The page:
Your analogy doesn't work, Nathan, because people know what rape is, whereas "waterboarding," for anyone who has never witnessed or experienced it, is rather abstract. (It could easily, for anyone unfamiliar with it, be more the equivalent of sexual harrassment than rape: unethical and a violation, but not an abject one.) So most of those who said it was torture were just as ignorant or naive as Hitchens and those who said it wasn't. Their being right doesn't change that; in an either/or question, they had a 50% chance of being correct.

And listen, the people he's lauding are not "interrogators"; they're people who trained soldiers to _resist_ waterboarding inflicted by someone else. They may not be noble folks, I don't know. But just because they're engaged in such work doesn't make them ignoble villains. There are a fuck of a lot of good, honest, ethical people working in the armed forces. I don't envy them being jammed into this completely unethical war.

At any rate, I have the feeling that when Hitch is proven dead wrong about the necessity of this war, he'll admit it. It certainly wouldn't be the first time he changed his mind about something.

nathan said...

Read it again, Zach - he means his fake torturers when he says they are "heroes" and "noble." He includes them in a larger group that includes everyone in the armed forces, but he means his captors primarily.

And calling the proud men and women who serve proudly in the proud armed forces "heroes" is about as brave as calling kittens "cute." Those people are ordinary people (I know, because some of my family are them) who are occasionally called upon to do extraordinary things. Twisting that into a club with which to beat up on anti-war and anti-torture voices is cowardly and dishonest. Hitchens has no real thought for soldiers. That's all just a sop for his American readers.

And no, there is and was no ambiguity around waterboarding. That ambiguity was created by the people who, very cynicically, wanted to use it for their own means while maintaining the moral high ground. There are many detailed accounts of waterboarding written by members of those same armed forces who were forced to undergo it. Some very prominent ex-military people have come out firmly against the use of it in interrogation. Hitch didn't need to try it out to have his mind changed. To do so out of journalistic curiosity is perfectly defensible, but to then give us all a stern lecture about heroes on the ramparts, etc, is just laughable.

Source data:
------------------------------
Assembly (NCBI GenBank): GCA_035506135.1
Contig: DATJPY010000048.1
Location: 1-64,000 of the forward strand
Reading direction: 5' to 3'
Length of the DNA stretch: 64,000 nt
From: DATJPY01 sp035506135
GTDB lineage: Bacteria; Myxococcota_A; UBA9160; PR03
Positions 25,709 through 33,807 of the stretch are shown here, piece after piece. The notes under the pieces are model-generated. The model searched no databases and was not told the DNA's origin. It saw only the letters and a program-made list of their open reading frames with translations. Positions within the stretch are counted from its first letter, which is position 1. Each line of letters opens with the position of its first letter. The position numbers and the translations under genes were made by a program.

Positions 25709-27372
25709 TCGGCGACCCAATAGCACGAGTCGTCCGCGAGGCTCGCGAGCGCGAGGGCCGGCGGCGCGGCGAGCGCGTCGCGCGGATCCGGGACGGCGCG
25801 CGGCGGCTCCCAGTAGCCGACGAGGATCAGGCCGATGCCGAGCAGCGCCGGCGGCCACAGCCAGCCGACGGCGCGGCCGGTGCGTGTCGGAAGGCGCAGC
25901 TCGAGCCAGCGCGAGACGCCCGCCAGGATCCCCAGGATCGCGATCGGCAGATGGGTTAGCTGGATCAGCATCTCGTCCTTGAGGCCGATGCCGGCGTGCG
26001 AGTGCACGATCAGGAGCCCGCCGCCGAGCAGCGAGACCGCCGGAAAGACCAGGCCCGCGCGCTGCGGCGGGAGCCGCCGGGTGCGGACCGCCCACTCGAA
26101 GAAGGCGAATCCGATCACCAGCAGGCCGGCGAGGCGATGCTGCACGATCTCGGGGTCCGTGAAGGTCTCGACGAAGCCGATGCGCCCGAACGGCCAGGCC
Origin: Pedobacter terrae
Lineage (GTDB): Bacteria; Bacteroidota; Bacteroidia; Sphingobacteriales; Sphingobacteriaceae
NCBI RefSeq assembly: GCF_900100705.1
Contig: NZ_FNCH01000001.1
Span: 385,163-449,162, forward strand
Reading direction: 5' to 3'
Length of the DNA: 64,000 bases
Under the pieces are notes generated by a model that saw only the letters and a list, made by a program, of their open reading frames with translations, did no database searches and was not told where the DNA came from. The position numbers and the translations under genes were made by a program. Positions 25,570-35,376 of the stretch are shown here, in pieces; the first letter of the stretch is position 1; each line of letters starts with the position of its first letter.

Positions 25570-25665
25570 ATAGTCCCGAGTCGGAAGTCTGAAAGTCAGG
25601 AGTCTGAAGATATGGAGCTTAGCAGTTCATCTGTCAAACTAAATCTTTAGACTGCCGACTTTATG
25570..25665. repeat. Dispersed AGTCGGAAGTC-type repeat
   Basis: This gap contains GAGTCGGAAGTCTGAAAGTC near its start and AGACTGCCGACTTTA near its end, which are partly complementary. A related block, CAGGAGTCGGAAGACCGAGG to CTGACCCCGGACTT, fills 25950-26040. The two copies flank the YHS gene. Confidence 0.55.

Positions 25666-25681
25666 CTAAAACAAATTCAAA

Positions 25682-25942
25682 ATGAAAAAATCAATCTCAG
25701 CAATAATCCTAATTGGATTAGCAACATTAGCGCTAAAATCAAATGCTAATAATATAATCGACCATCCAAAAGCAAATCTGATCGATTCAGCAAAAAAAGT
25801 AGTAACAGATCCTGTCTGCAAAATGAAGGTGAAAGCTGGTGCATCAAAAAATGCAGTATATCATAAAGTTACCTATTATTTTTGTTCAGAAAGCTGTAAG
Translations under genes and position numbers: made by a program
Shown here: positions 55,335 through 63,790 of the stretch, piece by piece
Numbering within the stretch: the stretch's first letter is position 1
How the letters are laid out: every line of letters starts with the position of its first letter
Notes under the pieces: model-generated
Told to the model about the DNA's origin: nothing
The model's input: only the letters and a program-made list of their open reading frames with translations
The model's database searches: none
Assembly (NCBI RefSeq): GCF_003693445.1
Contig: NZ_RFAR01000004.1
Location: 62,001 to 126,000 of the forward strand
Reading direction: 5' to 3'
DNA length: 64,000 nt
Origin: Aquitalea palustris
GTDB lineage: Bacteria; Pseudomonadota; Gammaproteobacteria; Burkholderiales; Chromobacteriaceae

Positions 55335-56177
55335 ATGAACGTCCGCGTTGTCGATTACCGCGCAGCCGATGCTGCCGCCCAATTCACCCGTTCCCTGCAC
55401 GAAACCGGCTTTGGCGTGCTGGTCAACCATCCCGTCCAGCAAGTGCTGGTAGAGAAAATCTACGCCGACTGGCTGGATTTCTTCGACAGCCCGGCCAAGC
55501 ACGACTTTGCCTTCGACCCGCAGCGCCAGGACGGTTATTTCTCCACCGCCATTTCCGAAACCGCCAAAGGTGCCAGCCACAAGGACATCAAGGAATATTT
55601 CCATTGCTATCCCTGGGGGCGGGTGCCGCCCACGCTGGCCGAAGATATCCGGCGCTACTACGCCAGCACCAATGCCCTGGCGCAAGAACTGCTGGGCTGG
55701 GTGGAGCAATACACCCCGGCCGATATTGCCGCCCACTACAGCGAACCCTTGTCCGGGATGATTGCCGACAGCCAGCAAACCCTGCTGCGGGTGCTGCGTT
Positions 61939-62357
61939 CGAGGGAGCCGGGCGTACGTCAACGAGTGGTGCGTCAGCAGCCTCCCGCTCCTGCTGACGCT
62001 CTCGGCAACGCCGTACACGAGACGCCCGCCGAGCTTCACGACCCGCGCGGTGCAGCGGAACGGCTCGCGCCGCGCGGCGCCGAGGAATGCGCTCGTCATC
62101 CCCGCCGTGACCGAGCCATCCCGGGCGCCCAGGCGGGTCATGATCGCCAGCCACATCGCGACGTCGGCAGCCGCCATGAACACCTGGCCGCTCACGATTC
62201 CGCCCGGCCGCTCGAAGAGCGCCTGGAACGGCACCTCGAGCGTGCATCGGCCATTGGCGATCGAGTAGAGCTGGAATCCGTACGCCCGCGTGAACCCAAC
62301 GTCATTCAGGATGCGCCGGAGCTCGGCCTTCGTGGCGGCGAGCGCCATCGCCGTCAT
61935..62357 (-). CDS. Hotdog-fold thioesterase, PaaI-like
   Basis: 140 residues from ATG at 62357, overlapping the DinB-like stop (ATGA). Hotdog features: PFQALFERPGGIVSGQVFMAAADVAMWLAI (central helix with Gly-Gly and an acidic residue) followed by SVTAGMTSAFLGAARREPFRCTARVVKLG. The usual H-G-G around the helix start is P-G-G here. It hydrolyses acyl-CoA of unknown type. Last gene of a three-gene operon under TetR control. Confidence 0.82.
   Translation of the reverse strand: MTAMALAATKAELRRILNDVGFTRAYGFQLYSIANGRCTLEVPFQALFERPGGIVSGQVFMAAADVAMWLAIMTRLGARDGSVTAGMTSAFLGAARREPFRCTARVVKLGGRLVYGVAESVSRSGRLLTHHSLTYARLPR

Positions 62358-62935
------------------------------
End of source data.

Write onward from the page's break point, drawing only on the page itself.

As for whether Hitch eventually decides the Iraq occupation was an immoral, illegal, destructive and expensive waste of time - who cares? Again, he gets not credit for eventually admitting he's wrong when he's been aggressively wrong for so long now. You're giving him a free pass he doesn't deserve. Honestly, why should anyone care if the man says, at some unspecified time in the future, "Hmm, maybe this was a cockup..." He has spent too much time demeaning everyone else against the war/occupation to wriggle free of it now.

JG said...

Zach,

Saying that Hitch has "changed his mind about something" has to be the biggest understatement so far on this thread. He has more than changed his mind about the odd issue or two, he's done a complete 180 from his early rabid leftist beliefs and spent the second half of his career bullying anyone who doesn't share his new bizarre blend of Pax Americana, lap-dog capitalism and militant atheism (this last soap box mounted, no doubt, to prove to his younger Marxist self that he hasn't swallowed the whole right-wing personality package). How anyone can take anything this guy says seriously is beyond. His arguments against religion could be shredded by anyone with a first-year university student's understanding of 20th-century history and world religions, and his "analysis" of world events read like the dystpeptic rantings of the self-contradicting, capillary blasted Tory piss-tank ranting at the end of the bar.

JG